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NA309412 - CONRAD, J.: Youth and Heart of Darkness (Abridged)

Joseph Conrad

Joseph Conrad

Youth and Heart of Darkness


In 1902, Joseph Conrad’s Youth: A Narrative; and Two Other Stories was published. The second story in the collection was Heart of Darkness, destined to become the best known of the three and to be widely regarded as a seminal work of modernist literature. The first two stories are narrated by Marlow, an experienced seaman, to a group of old friends, between all of whom ‘there was the strong bond of the sea.’


Youth, as its title suggests, is concerned with Marlow’s rite of passage from youth to manhood, and is filled with the glamour, optimism and strength of purpose of a young man who believes in himself, and that anything is possible. The actual journey is from London to Bangkok with a cargo of coal, and nothing — not the terrifying Atlantic gales which besets them on their first attempt, not the burning cargo which threatens their lives in the Indian Ocean — can defeat the young Marlow’s determination to see the East. His romanticism is resolute, but it is given meaning by the incredible exertions and dangers which the voyage imposes on him, and in which he is not found wanting. The forty-two year old Marlow, who looks back on his younger self, does so with a touching affection and nostalgia: ‘Ah! The good old time - the good old time. Youth and the sea. Glamour and the sea! The good, strong sea, the salt, bitter sea, that could whisper to you and roar at you and knock your breath out of you…’


Heart of Darkness is an altogether more disturbing work. Marlow is an older and wiser man in this second tale: at a loose end, and seeking to fulfill a childhood ambition to explore the ‘mighty big river…on the map, resembling an immense snake uncoiled’, he takes a post as captain of a river-steamer owned by a Belgian trading company working in the Congo. This begins the most dreadful ‘adventure’ of his life. The narrative works continuously on two levels: there is the physical journey itself, penetrating deeper and deeper into the heart of Africa, and then there is the spiritual or metaphysical journey which Marlow must make into the essential heart of man, which turns out to be a place of darkness and terror — a place of utterly corrupted and betrayed ideals. In the second half of the novella, all this is mediated through the enigmatic character of Kurtz. Marlow gradually realizes that he is being used to ‘rescue’ Kurtz who, ill and near death, lies at the Inner Station. Here he has established a reign of grossly corrupt terror over the native population who worship him as a kind of god and by whom ‘monstrous passions’ are gratified. Kurtz, it is clear, had set out for Africa as a genuine idealist, aiming to bring light into the dark places of the earth, but the wilderness had ‘beguiled his unlawful soul beyond the bounds of permitted aspirations’. He has become, in other words, a modern Faust. Yet his significance goes deeper than this: what is most disturbing for Marlow is the sense that Kurtz has discovered in himself, and at least confronted with a kind of honesty, what is ultimately true for all of us: as he lies dying, ‘he cried in a whisper at some image, at some vision - he cried out twice, a cry that was no more than a breath - “The horror! The horror!”’ The outworking of this truth are evident throughout the story — nowhere more vividly than when Marlow stumbles across a scene of hideous exploitation where discarded black workers are left to die in ‘the grave of death’, while above them the representatives of ‘civilization’ work on their ledgers, irritated by the groans of the dying…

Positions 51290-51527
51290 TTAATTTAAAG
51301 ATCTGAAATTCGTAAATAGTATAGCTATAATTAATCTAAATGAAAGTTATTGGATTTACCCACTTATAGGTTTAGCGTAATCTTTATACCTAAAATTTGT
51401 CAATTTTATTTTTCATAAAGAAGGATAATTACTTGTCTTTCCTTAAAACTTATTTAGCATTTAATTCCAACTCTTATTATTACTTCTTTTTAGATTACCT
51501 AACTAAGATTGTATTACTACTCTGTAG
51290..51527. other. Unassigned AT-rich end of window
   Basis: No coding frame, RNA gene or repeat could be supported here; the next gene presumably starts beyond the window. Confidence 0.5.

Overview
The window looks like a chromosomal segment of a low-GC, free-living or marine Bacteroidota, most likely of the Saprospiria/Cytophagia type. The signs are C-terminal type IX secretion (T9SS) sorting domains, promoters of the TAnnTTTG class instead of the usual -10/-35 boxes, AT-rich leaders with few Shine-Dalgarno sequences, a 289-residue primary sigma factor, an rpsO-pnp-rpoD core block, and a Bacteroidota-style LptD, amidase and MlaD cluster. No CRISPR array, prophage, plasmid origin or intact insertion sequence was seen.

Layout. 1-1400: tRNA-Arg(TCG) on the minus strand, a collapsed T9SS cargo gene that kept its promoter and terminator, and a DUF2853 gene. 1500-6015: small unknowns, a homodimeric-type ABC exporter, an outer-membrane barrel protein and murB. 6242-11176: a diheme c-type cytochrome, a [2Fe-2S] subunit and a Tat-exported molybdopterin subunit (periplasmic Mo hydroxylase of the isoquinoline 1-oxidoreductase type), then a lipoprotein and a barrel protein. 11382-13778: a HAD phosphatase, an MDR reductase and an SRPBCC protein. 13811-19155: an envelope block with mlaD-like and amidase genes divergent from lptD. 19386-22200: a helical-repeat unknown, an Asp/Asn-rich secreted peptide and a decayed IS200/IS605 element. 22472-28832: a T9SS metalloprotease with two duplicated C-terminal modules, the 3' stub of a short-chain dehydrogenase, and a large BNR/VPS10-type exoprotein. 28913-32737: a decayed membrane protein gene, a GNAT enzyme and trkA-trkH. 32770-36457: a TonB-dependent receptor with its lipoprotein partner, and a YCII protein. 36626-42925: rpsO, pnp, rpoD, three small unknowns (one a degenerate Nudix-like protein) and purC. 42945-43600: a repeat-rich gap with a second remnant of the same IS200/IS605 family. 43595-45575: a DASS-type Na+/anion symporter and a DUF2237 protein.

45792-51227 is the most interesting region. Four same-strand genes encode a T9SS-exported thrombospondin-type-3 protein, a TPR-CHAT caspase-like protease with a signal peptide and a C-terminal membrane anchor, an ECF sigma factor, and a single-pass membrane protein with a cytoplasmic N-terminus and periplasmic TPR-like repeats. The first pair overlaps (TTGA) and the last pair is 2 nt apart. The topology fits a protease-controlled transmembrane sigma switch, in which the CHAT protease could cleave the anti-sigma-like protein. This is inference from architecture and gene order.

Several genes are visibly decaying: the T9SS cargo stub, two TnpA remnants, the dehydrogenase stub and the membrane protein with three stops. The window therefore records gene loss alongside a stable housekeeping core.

Joseph Conrad was born in 1857 to Polish parents, both of whom died while he was still a child. In 1874 he embarked on a seafaring career, first based in France and then in England. He became a British subject in 1886 and in 1894 he began his second career — as a writer. English was in fact his third language, but such novels as Lord Jim (1900) quickly established his mastery of it. Nostromo (1904), The Secret Agent (1907) and Under Western Eyes (1911) are the novels of his middle period, but it was not until the publication of Chance (1913) that he began to enjoy any popular success. Critical success was also hard to come by, although by the time of his death in 1924 perceptive critics —including, for instance, philosopher Bertrand Russell — had begun to see him as the modern master he is now universally acknowledged to be.


Notes by Perry Keenlyside



Brian Cox


Brian Cox is one of Britain’s leading actors and directors,

having won two Olivier Awards for his roles with the Royal Shakespeare Company and Royal National Theatre. His

television and film work is equally varied, among them being Rob Roy, Braveheart, Manhunter and Hidden Agenda. He is now increasingly active as a director (Richard III and The Master Builder).

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